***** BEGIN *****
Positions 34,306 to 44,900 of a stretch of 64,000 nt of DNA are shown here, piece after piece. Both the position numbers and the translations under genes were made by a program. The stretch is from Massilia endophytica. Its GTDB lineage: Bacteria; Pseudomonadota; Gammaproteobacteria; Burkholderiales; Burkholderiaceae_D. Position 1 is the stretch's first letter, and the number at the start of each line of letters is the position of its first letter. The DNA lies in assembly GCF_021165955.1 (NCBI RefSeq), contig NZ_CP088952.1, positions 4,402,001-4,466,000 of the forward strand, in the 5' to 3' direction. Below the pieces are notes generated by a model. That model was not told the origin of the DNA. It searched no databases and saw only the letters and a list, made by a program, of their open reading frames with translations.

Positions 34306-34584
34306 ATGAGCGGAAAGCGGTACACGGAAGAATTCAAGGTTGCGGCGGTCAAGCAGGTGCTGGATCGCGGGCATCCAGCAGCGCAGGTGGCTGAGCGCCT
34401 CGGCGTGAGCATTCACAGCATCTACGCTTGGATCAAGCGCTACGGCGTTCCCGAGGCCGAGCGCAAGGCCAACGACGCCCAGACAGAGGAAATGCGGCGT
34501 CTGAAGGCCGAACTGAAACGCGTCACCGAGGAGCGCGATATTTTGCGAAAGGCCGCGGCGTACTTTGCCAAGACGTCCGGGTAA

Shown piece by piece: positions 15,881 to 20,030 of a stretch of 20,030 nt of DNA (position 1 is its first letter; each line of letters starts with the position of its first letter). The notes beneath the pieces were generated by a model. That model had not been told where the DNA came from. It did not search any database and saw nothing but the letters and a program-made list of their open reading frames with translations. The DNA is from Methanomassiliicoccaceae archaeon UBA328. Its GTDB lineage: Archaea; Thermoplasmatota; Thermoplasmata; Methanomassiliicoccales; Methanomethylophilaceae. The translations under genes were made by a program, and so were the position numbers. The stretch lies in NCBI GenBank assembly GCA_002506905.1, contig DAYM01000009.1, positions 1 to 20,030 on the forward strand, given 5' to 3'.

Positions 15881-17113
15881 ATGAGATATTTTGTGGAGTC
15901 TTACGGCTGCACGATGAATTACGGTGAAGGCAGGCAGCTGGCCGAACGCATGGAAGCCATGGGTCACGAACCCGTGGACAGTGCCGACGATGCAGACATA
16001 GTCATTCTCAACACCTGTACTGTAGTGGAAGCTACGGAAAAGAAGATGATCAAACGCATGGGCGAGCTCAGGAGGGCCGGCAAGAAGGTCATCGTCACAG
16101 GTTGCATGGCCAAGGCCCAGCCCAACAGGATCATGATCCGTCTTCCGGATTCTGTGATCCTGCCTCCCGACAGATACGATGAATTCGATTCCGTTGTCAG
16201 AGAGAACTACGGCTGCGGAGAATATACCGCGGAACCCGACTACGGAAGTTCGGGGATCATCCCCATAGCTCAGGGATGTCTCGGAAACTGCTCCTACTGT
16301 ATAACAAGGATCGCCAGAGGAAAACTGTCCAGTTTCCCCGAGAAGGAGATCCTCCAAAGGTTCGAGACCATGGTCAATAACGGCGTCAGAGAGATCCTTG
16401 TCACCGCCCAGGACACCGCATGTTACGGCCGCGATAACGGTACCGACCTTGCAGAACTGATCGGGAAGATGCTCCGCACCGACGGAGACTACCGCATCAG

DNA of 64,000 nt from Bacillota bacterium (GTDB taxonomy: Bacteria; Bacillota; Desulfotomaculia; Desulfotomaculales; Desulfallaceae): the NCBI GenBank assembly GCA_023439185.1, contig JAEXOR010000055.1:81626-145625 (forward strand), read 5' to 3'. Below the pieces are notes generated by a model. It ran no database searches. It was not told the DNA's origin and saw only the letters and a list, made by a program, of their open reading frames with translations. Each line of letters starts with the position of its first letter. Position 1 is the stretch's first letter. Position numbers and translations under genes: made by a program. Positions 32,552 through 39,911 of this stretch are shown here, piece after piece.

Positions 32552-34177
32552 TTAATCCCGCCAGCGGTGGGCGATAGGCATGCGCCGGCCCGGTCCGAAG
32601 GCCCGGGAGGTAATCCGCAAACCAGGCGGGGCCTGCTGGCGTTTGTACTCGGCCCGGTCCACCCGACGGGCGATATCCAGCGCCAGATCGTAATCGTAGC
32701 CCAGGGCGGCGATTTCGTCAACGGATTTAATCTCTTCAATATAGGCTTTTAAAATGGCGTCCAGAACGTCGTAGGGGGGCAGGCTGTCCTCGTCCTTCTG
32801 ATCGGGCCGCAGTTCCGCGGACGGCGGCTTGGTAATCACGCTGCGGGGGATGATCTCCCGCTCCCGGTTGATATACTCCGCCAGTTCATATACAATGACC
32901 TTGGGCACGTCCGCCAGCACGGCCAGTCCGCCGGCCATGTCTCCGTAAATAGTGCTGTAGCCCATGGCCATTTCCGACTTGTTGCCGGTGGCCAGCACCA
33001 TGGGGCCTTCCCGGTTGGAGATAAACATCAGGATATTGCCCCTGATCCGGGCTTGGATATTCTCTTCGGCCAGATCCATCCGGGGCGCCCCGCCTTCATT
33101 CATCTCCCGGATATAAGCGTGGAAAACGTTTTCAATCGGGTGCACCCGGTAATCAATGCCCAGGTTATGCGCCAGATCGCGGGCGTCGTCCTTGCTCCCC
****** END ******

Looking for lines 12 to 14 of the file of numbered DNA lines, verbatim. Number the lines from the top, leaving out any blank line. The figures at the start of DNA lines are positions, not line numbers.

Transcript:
16201 AGAGAACTACGGCTGCGGAGAATATACCGCGGAACCCGACTACGGAAGTTCGGGGATCATCCCCATAGCTCAGGGATGTCTCGGAAACTGCTCCTACTGT
16301 ATAACAAGGATCGCCAGAGGAAAACTGTCCAGTTTCCCCGAGAAGGAGATCCTCCAAAGGTTCGAGACCATGGTCAATAACGGCGTCAGAGAGATCCTTG
16401 TCACCGCCCAGGACACCGCATGTTACGGCCGCGATAACGGTACCGACCTTGCAGAACTGATCGGGAAGATGCTCCGCACCGACGGAGACTACCGCATCAG